Nike focuses on sustainability and diversity in its annual report

“Inclusion makes us more innovative,” Vice President of Purpose Communications Vanessa Garcia-Brito tells Input.

MIAMI BEACH, FLORIDA - DECEMBER 21: The Nike logo hangs above the entrance to the Nike store on Dece...
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Nike celebrates its 50th anniversary this year, and it’s doing so while keeping the next 50 years in mind. The company’s annual report shows that the brand is meeting a majority of its ambitious 2025 targets surrounding sustainability and inclusion, with hopes to move the world forward through the power of sport.

Much like training for a marathon, Nike is taking a long-term view at its goals, Vice President of Communications Vanessa Garcia-Brito tells Input. The company is “being very intentional about where [it’s] setting those targets and why [it’s] setting them,” she adds. By staying open to innovation — and the challenges that may come with — Nike can create a more equitable space in sports and society, Garcia-Brito says.

Who is Nike? — Since last year, Nike has increased the number of U.S. racial and ethnic minorities at the Director level and above to 30.3 percent, while also increasing the amount of women in leadership roles globally to 43 percent. “We have the largest women’s team we’ve ever had before,” Garcia-Brito says. Overall, the company’s representation of women increased to 50.4 percent, surpassing a goal Nike had set for 2025 — and the same elevated representation can be expected for upcoming collaborators, Garcia-Brito adds.


“We know that inclusion makes us more innovative,” she states. “It makes us better generally as a team and as a society — and [real inclusion] requires commitment, resourcing, and staying with it.” So far, Nike has invested $125 million to support organizations leveling the playing field and addressing racial inequality.

An additional $10 million investment has helped the brand increase its engagement with Hispanic-serving institutions and historically Black colleges and universities, creating a more diverse pipeline for interns and direct hires. “[Nike] isn’t just a brand with heritage,” Garcia-Brito says. “We're also the brand of the future, and to create the future you have to do that with different perspectives.”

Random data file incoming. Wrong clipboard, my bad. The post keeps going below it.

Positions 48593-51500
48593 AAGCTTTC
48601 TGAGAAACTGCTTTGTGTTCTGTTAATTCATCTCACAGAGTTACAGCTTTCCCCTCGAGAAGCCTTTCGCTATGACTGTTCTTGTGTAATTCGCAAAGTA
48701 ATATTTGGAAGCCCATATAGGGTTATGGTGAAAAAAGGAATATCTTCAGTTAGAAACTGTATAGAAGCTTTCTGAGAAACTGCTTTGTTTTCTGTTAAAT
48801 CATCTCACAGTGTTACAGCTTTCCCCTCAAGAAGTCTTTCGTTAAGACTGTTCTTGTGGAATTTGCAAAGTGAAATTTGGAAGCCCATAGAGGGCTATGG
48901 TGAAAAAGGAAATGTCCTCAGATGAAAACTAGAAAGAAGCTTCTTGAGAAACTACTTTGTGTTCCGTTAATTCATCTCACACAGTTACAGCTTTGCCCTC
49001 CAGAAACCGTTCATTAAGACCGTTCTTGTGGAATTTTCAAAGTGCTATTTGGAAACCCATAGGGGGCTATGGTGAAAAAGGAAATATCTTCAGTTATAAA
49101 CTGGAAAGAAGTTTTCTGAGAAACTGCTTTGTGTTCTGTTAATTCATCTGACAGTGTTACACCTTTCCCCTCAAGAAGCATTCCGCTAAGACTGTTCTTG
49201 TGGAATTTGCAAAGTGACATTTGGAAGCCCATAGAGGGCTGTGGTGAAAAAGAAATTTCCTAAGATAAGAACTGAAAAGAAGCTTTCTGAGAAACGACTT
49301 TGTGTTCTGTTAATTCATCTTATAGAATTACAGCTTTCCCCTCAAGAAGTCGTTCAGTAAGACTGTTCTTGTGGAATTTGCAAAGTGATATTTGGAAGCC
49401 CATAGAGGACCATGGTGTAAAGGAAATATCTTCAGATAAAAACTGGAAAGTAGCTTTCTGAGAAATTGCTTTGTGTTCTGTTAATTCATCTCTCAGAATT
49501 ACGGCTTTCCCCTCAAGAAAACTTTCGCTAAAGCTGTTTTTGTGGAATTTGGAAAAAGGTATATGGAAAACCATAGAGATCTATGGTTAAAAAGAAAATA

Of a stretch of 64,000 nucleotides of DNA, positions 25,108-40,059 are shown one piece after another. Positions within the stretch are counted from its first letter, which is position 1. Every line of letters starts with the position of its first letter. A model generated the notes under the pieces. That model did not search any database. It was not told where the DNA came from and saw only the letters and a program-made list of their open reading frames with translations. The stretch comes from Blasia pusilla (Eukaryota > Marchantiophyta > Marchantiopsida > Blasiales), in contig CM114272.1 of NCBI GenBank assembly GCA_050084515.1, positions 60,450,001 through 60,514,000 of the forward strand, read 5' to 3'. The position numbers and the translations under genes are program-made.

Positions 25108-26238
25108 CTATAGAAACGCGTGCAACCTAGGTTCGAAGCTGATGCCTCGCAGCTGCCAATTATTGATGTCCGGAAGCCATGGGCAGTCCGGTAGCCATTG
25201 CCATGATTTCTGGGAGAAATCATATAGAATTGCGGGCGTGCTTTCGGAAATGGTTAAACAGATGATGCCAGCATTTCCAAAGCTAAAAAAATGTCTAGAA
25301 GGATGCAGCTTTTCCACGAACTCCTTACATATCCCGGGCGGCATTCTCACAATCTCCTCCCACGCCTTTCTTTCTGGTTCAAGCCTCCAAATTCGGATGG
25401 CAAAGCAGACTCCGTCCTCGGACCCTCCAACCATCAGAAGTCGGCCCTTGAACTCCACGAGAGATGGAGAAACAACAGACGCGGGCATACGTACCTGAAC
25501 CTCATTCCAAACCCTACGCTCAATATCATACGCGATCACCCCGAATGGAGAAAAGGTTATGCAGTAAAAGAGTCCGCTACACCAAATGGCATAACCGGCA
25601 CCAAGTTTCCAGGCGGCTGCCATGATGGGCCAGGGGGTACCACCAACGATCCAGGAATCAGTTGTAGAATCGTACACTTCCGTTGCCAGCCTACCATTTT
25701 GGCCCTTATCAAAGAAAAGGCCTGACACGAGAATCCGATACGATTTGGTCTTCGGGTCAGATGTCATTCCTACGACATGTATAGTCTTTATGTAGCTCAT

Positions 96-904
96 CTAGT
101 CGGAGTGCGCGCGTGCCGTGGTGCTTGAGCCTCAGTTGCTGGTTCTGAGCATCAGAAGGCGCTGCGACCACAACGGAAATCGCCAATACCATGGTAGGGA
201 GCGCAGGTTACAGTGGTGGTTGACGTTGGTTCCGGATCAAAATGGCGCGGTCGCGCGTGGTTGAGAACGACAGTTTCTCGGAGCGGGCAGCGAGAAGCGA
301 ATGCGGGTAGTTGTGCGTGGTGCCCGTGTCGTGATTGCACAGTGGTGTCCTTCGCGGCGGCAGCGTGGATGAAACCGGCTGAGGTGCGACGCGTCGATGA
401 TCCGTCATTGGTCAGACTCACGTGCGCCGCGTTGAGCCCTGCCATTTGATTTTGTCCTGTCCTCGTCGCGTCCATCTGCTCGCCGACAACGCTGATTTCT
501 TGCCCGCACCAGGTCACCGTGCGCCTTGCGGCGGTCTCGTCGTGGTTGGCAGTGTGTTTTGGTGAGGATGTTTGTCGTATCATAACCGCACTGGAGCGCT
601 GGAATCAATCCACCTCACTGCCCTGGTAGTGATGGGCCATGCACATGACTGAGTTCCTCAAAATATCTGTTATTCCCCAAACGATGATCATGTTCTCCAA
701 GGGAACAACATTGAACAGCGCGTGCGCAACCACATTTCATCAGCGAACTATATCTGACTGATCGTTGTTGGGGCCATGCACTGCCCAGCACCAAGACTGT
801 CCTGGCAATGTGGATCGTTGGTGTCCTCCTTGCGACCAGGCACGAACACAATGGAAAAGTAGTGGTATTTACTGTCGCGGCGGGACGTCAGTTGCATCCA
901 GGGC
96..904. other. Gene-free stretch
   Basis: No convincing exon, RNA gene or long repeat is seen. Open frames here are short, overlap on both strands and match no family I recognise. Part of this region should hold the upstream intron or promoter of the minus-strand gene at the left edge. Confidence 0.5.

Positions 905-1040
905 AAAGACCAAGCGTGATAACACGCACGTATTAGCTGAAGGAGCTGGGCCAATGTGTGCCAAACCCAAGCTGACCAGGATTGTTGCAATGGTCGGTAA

The company’s inclusion efforts span all the way to kids, too. As Garcia-Brito notes, play is foundational to sports — and with Nike’s Made to Play community programs boasting an increased 50 percent participation from girls, a base is laid for a more equitable athletic future. In total, Nike reached nearly 600,000 kids worldwide though its national and local partnerships, which the company has invested $97.9 million in — a number that far exceeds its 2025 goal.

The future of sport is the planet — Yet protecting the future of sport means protecting the planet, says Garcia-Brito. As the largest company in its industry, Nike has strived to be sustainable throughout its supply chain: This year, 100 percent of manufacturing scrap at the brand’s suppliers was diverted from landfills, and emissions were significantly reduced by reusing existing plastics, yarns and textiles.

Nike Refurbished restores sneakers for resale or recycles the shoes into Nike Grind materials, helping to create a more circular market. Nike

Moving forward, Nike wants to reduce its GHG emissions by 70 percent in its owned and operated facilities by using 100 percent renewable energy — a goal the company has already achieved by 78 percent. The LeBron James and Serena Williams buildings at Nike’s Oregon headquarters received LEED Platinum certification, minimizing the facilities’ environmental impact and improving their operational efficiency.

“This report is a reason to feel really optimistic and excited about the future,” Garcia-Brito concludes. As for what’s next for Nike, she says the company will continue to “always change the game.”